Regulated by RICS

Technology is increasingly integrated in the way we work. Although the real estate industry is sometimes seen as behind other industries when it comes to implementing technology, it is becoming ever more visible and necessary. From setting and measuring sustainability requirements, to collecting accurate building data to help asset managers gain control of the operational performance that buildings deliver, we’re already seeing technologies impact.

So is technology the key driver in making the built environment more sustainable and habitable? For me technology is a tool for making important decisions, but people are and still remain fundamental in interpreting and reporting on the data collected. Although there’s a wealth of data already being produced, it can in many cases be difficult to convert this into useful management information.

Where in my generation there was an emphasis on speed of information, for the current generation of real estate professionals, with all the information immediately available, the focus has shifted to interpretation of information.  Technology can certainly help with this and the current artificial intelligence tools already contribute a lot to translating a mountain of data into management information. Nevertheless, it is the analyst who must interpret this information and inform his or her management whether a “go” or “no go” can be given.  Our drone surveys and data capture service is a perfect example of this.  We use drone technology to capture a wide range of visual imagery, video and other remote sensing data but our specialists are still required to fly the drone, analyse the data it collects, and then report on the findings to our clients.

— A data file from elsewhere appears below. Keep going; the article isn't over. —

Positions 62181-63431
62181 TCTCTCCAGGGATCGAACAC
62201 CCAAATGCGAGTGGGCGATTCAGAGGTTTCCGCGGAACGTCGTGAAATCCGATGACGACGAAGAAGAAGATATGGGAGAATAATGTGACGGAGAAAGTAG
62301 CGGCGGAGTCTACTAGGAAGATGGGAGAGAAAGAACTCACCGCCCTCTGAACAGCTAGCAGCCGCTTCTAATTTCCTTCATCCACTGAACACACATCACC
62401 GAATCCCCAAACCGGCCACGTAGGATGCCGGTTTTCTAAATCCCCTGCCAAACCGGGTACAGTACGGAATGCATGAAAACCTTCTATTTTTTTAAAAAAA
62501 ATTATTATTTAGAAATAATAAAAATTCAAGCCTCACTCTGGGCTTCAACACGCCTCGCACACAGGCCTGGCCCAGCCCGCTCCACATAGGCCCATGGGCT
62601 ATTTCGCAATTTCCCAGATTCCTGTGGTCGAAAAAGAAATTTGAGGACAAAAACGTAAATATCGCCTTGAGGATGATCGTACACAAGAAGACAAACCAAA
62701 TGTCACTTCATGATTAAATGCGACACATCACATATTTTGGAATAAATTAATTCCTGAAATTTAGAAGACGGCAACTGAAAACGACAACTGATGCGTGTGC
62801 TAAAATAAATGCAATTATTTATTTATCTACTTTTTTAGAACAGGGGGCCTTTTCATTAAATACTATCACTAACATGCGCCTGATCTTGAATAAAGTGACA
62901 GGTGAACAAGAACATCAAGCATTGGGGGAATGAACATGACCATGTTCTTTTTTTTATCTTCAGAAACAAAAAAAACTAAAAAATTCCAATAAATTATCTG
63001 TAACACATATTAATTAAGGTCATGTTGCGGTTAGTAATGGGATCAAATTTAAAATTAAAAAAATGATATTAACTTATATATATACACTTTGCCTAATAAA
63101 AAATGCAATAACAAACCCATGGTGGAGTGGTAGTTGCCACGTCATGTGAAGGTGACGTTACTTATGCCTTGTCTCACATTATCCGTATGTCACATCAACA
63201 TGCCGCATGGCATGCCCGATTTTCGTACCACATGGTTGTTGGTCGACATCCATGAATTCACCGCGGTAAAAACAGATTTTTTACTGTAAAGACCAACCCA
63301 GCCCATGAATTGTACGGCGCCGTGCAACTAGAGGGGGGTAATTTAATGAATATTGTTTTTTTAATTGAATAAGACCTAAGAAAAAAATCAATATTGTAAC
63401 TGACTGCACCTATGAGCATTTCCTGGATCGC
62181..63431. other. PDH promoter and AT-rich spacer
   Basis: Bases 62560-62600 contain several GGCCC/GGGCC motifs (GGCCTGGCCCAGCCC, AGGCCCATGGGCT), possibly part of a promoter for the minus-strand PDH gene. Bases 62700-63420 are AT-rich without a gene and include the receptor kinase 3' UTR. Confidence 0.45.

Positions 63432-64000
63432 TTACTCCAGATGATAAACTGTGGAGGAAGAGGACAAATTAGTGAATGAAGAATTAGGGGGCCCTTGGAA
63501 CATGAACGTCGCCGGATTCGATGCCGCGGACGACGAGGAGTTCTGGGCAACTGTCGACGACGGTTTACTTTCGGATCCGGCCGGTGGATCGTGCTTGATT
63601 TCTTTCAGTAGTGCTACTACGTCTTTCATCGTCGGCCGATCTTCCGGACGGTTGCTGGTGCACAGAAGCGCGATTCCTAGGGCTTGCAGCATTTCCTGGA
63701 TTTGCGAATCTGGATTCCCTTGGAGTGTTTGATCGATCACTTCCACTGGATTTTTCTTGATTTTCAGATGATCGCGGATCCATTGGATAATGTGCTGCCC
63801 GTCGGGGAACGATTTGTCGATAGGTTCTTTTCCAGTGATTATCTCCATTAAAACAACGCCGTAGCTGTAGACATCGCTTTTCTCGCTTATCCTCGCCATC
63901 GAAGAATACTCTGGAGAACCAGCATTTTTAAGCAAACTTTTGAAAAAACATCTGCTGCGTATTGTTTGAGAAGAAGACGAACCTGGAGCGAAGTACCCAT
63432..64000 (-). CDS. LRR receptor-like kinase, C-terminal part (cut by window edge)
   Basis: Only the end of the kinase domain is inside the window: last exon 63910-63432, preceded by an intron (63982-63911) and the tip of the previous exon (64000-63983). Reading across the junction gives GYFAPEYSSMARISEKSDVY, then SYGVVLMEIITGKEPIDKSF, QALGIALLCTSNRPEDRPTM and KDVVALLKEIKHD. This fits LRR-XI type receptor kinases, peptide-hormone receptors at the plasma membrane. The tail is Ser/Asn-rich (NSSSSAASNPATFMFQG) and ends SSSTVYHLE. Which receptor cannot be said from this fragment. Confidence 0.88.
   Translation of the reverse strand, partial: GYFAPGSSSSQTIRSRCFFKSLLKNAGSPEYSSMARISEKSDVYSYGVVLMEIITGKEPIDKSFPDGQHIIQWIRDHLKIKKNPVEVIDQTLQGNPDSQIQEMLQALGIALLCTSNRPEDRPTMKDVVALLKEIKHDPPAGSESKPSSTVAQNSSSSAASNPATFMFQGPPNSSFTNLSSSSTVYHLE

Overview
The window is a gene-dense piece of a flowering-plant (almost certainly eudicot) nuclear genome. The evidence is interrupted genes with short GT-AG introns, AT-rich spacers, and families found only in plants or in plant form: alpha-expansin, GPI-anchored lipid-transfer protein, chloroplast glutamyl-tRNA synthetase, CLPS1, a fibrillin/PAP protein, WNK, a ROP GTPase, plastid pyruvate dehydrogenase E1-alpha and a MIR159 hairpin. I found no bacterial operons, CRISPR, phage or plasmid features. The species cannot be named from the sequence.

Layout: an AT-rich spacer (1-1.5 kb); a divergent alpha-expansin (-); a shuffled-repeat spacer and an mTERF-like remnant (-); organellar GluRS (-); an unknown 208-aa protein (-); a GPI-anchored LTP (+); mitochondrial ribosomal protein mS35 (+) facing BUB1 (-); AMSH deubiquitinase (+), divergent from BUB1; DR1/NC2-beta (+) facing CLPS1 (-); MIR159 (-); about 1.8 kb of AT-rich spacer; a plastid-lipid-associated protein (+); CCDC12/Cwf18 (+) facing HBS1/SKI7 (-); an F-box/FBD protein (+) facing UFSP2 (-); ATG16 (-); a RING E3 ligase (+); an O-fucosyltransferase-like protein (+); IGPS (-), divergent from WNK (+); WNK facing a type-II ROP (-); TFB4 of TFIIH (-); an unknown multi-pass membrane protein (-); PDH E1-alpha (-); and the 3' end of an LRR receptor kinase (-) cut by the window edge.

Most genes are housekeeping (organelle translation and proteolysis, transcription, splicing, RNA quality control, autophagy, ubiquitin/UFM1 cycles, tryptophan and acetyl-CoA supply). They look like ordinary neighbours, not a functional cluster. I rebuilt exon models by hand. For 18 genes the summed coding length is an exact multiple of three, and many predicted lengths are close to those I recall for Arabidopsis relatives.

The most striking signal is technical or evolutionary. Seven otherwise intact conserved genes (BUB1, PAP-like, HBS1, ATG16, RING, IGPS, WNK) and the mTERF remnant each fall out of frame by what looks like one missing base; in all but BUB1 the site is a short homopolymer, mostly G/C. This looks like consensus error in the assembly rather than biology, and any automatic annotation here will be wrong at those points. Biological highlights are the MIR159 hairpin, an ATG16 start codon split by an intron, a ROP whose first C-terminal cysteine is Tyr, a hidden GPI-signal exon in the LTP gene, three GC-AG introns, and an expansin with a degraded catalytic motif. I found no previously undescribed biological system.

Many decisions made during transactions are not made based on technologies output but in fact based on mutual trust between the parties involved. This makes our industry substantially different. Yes, we trade in stones, but the investments are made for and by people. We approach transactions with a human, pragmatic and commercial view, so collaboration is the key to success for everyone involved.

Technology plays an important role in optimising processes in buildings and making logistical processes more efficient. Yet, despite advancements, in many cases humans are still required to collect, pack, ship and deliver the products we order. Which is still completely justified as it keeps the economic engine running and, for the time being, there remains a human control factor.

To ensure the right balance between technology and people, we require a new type of real estate professional. A generalist who can tie all these facets together. However, generalists are becoming few and far between with the increased need for people to be trained as specialists or because schools’ and universities’ curriculum are simply not developing at the same pace as the industry. We have a role to play in this ourselves. If we want to remain the front runner in Europe, perhaps not in terms of volume, but certainly in terms of quality, we will have to equip the next generation with a wider skill-set that can draw on the learnings and expertise from different disciplines.  The threshold to say “It’s not my area, but I have someone in my network who can help you” is then much lower. This way we ensure that the next generation not only looks at the computer screen, tablet or telephone, but can also enter into a dialogue with his or her environment.

Let us continue to work together to make the real estate industry stronger using technology as one of our tools, but without losing sight of the human factor.

As featured in PropertyNL in January 2020.  Read it in Dutch here.